• If you like antique engines, vintage tractors or old iron machinery, register and join us. When you register on Smokstak, please give complete answers and fill in all blanks. IF YOU ARE ON WIRELESS OR SATELLITE, GIVE YOUR CITY AND STATE! NO ZIPCODES! All registrations are manually approved.

I told you it was loaded too high but you wouldn‘t listen

Doug Wilson

Subscriber
Last Subscription Date
07/17/2019
Re: I told you it was loaded to high but you wouldn‘t listen

LOL That's the best thing I seen all week !!! I love the comments of the passengers on the following bus too !!! Thanks
 

Elden DuRand

In Memory Of
Age
78
Last Subscription Date
12/22/2017
Re: I told you it was loaded to high but you wouldn‘t listen

And I thought the loads of hay bales we stacked on the truck when I was a kid were tall!
 

Tom Nowak

Registered
Re: I told you it was loaded to high but you wouldn‘t listen

When I was in high school three of us picked up square and round bales for three years. One job we had we were using the guys pickup to hale the hay maybe two miles. Don't remember how many bales we put on the pickup. Anyway we pulled out of the field up a steep incline to get to the black top. I was riding on top of the load. It shifted:eek: and I tried to hold it all together but I gave up.:uhoh: So me and about half the load ended up on the highway. I didn't get hurt, I let go before we got up any speed going down the road. From then on I rode in the cab of the pickup.:D
 

I like oldstuff

Registered
Last Subscription Date
11/09/2015
Re: I told you it was loaded to high but you wouldn‘t listen

Let's look at that load in the usa.

State fine for overloading $2000
Over weight fine $2000
Failure to keep the commercial vehicle under control $1000
DOT miscellaneous because we can fine $3000
Driver fine $500
Loss of carrier licence for a year ~ $50,000 in lost revenue
Insurance rate increase $2000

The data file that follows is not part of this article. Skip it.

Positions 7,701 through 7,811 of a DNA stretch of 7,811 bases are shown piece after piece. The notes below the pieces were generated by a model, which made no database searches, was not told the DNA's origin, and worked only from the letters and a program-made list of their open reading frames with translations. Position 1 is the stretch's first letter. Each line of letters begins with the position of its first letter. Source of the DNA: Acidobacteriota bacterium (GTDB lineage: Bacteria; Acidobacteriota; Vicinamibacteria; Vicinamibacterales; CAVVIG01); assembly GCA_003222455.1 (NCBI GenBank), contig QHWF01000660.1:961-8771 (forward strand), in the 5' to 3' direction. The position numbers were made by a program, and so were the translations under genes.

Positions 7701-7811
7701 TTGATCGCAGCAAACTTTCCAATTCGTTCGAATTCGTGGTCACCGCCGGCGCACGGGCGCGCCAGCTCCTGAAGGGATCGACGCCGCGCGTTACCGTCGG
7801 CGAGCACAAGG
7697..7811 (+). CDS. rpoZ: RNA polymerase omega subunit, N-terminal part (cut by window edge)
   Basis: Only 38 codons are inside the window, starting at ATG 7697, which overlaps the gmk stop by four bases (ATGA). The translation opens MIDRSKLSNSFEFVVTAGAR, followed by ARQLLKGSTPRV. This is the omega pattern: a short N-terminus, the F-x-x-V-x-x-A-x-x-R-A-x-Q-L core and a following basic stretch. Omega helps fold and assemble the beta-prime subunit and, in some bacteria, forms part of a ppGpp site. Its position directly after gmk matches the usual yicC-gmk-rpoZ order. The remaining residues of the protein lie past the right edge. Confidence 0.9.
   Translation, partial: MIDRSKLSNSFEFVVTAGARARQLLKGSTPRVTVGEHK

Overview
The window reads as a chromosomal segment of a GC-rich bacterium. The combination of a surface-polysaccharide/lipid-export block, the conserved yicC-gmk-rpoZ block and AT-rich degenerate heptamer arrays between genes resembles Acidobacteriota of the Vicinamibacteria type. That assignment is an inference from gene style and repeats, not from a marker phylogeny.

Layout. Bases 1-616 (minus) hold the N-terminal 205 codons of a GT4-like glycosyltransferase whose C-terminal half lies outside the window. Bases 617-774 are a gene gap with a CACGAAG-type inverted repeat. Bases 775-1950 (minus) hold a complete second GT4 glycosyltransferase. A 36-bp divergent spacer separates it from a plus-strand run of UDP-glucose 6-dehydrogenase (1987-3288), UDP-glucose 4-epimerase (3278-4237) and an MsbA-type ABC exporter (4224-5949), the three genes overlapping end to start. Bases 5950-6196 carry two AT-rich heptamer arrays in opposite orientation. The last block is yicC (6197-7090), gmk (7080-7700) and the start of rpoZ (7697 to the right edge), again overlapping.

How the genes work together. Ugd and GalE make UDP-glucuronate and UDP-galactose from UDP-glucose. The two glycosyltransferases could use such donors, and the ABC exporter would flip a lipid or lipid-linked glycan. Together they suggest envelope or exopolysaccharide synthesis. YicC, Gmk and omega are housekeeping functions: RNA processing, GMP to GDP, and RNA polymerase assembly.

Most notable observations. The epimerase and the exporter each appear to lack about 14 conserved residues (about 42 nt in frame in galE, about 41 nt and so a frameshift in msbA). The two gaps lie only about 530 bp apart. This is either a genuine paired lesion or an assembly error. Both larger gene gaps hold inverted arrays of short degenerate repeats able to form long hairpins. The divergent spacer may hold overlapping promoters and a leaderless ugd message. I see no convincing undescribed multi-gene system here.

edit:
Oh yeah, the operators of that truck are indeed as sharp as a marble.

As a segway, truck loading in some other countries is a stark contrast. In Saud, Jordan, Yemen let's say you have a dump truck and the loader guy puts dirt in it. 8 guys will get in the bed and shovel and smooth the dirt off perfectly and absolutely level with the sides of the box. The excess goes back in the loader bucket and he puts it back where he got it. This 'social event' might take an hour. Weight limits mean nothing, it's a pride thing. Funniest damn thing you ever saw.

On the other hand if it was a freight truck with a canvas cover over the bed, well then the objective is to load it as completely as you possibly can right up to the hooped top of the cover. I saw tandem trucks which over here would take ~30,000 loaded to what,,, 60,000? Tires squashed down and away they go somewhat resembling the tippy truck in the vid. And you know there ain't no way that thing will stop reasonably.

Couldn't take pictures of things like that as the cops would confiscate your camera.
 
Last edited:

Ken Karrow

Subscriber
Last Subscription Date
12/10/2019
Re: I told you it was loaded to high but you wouldn‘t listen

When I was in Vietnam in '66 & '67 I was on the road a lot and saw the darnest things. Those Canadian built British army 4x4 1 1/2 ton Chevys were common as dirt though some had been converted to 4x2. Their were no trucks that we would call heavy trucks, lot of what we call mediums used like heavys. The very late model trucks were all Dodge or Mercedes. Saw a 'K' series International running without the side panels on the hood and it had a small block Chev with bright valve covers that said Corvette and a 4 barrel carb. Also witnessed major repairs on the road side. Dodge trucks seem to have rear axle problems under extreme operating conditions. Have seen them at the side of road having the rear end rebuilt. Also saw various older trucks with rear ends out of our 2 1/2 military under them, wonder how they got into the civilian economy. Heard stories that if a truck had to be abandoned overnight in the bush you could pick up the remains the next day in a 3/4 ton. We were able to recover all of our wrecks before night. I do know of another unit that had one that could not be recovered by night and an EOD team was sent in be chopper to destroy it with explosives.
 

OTTO-Sawyer

Subscriber
Age
57
Last Subscription Date
07/15/2019
Re: I told you it was loaded to high but you wouldn‘t listen